Dharma Yoga is a system of classical Hatha-Raja yoga, based on Sri Dharma Mittra’s lifetime of dedicated practice. This method integrates all eight limbs of Ashtanga yoga, in addition to the practice of Raja, Kundalini, Bhakti, Mantra, and Tantra. Students will aim to cultivate a devotional and mindful practice emphasizing “good health, clear mind and kind heart.”
Jivamukti combines a vinyasa-based physical style with adherence to five core tenets: shastra (scripture), bhakti (devotion), ahimsa (nonviolence, non-harming), nāda (music), and dhyana (meditation). It is a physical, ethical, and spiritual practice which encourages veganism, social activism and environmentalism. Classes usually include chanting and discussion of philosophy. This style was founded by Sharon Gannon and David Life.
Mysore style is a traditional Ashtanga Vinyasa practice done in a setting with others practicing at their own pace and abilities. A teacher will offer adjustments and guidance, tailored to each person’s needs. Ashtanga practitioners may choose to dedicate themselves to one teacher for long periods, to develop a deeper relationship and learn from someone who can observe their progress.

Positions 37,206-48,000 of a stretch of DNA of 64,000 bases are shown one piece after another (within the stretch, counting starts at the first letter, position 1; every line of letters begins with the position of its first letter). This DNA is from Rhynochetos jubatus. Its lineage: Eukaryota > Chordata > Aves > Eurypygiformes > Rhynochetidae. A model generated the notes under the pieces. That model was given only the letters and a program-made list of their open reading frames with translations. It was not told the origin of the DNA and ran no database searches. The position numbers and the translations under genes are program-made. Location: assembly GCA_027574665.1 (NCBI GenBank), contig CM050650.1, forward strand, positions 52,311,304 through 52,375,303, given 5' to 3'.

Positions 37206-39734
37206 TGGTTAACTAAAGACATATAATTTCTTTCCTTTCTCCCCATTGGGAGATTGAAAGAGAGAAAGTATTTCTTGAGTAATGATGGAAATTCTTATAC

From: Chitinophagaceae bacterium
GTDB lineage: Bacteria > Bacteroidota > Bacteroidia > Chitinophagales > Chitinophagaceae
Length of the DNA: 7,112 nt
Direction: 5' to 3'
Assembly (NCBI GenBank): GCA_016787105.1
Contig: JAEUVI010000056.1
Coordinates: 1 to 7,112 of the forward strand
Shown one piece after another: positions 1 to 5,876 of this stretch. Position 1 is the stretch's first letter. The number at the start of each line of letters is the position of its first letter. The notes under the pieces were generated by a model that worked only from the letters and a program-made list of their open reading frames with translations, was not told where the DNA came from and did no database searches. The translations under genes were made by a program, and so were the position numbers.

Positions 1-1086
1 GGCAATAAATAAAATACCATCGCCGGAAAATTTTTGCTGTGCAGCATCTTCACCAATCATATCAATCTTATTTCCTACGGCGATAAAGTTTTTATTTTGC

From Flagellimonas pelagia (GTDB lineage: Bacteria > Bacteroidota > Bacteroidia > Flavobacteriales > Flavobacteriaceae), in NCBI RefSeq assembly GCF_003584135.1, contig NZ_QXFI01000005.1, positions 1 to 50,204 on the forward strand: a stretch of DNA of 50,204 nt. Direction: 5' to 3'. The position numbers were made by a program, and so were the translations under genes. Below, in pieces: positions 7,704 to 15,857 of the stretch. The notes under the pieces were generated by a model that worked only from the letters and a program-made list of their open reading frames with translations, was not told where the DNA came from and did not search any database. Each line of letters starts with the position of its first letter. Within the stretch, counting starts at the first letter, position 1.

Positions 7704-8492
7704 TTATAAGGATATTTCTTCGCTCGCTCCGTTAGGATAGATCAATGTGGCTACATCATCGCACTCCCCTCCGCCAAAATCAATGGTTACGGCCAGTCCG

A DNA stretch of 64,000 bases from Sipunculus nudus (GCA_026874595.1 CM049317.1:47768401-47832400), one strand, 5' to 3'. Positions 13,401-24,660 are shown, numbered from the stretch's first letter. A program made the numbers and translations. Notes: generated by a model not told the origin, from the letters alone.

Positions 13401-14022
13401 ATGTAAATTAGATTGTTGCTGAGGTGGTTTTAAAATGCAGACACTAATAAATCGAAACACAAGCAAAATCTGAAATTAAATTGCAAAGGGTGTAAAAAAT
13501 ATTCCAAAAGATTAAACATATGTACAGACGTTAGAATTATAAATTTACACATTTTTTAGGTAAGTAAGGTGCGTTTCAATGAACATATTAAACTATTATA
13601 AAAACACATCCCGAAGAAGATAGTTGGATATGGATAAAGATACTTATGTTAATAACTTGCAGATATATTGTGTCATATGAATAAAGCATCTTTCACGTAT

A Yin Yoga practice typically includes a series of long-held, passive floor poses that mainly target the lower part of the body – the hips, pelvis, inner thighs, lower spine. These areas are especially rich in connective tissues. The poses may be held for up to five minutes (or even longer) to release and break up fascia.